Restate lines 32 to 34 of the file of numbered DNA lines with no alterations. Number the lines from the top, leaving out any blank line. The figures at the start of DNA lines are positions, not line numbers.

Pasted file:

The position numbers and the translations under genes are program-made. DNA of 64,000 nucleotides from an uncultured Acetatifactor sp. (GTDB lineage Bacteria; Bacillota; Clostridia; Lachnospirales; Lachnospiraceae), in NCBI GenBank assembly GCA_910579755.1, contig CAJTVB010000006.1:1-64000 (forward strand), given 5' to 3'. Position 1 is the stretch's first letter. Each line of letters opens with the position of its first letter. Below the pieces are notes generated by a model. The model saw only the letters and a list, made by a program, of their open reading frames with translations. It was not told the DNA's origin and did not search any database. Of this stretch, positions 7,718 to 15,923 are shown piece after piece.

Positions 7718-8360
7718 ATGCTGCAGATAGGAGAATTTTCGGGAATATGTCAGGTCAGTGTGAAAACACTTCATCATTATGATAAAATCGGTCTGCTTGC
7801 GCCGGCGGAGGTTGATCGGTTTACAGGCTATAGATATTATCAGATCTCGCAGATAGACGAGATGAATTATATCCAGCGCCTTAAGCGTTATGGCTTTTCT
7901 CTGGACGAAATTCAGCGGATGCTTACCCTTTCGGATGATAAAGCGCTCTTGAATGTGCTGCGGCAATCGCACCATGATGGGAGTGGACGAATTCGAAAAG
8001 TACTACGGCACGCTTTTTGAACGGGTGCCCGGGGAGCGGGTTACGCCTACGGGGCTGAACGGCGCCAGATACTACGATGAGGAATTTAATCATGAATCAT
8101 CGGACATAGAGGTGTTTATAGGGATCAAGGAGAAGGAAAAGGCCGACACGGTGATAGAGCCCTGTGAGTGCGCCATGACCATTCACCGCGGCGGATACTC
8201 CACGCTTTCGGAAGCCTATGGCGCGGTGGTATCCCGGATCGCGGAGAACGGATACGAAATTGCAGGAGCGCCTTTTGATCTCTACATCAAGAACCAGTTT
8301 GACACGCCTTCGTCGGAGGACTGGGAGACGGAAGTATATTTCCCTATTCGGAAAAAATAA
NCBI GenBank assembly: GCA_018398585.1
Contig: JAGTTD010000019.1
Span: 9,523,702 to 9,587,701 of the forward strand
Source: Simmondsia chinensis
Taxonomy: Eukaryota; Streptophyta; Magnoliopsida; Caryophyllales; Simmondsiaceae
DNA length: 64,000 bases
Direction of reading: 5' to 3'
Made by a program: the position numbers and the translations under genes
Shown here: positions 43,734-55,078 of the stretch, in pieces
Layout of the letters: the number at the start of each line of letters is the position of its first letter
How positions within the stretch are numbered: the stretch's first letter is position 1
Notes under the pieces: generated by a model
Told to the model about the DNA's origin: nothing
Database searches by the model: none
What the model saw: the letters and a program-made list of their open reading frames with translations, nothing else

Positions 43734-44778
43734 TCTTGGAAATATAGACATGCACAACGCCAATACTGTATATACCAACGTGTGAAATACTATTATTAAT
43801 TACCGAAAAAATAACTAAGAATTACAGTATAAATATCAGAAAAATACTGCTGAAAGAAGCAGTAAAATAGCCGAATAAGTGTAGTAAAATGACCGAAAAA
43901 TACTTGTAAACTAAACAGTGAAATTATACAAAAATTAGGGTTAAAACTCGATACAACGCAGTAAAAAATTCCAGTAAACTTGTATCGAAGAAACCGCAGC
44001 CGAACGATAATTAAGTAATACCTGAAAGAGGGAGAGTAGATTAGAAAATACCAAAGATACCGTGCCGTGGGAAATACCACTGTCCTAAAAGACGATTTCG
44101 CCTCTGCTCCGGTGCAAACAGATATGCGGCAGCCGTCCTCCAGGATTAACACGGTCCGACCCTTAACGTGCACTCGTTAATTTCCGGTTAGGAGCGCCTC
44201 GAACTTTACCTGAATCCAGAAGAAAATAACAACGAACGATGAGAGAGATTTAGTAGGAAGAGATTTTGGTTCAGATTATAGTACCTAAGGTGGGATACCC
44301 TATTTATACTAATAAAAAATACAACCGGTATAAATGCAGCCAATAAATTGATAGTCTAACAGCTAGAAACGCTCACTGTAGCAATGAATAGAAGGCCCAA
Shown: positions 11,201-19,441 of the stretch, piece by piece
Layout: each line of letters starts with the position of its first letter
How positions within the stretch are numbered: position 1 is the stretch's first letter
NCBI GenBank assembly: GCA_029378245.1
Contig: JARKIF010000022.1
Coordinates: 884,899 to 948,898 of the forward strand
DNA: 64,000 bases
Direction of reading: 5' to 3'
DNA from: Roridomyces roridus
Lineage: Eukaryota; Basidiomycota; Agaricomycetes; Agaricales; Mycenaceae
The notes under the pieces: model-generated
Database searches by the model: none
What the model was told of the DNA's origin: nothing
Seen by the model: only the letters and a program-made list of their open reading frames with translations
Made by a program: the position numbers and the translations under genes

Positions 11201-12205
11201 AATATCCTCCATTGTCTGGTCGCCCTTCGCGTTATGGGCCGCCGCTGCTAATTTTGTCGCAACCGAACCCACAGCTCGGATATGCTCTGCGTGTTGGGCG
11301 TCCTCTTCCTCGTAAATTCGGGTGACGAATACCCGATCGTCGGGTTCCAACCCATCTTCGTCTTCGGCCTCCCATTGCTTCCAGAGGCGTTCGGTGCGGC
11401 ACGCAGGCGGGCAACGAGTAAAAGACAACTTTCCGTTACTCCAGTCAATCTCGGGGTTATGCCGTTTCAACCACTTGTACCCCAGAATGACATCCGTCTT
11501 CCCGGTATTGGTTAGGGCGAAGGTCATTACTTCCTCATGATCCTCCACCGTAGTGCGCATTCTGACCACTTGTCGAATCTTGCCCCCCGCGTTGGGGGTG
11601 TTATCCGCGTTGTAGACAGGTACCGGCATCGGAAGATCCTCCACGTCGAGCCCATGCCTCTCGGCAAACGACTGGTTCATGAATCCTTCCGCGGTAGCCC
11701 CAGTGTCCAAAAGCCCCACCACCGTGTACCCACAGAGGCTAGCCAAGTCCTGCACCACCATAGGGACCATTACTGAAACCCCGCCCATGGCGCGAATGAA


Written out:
44301 TATTTATACTAATAAAAAATACAACCGGTATAAATGCAGCCAATAAATTGATAGTCTAACAGCTAGAAACGCTCACTGTAGCAATGAATAGAAGGCCCAA
Shown: positions 11,201-19,441 of the stretch, piece by piece
Layout: each line of letters starts with the position of its first letter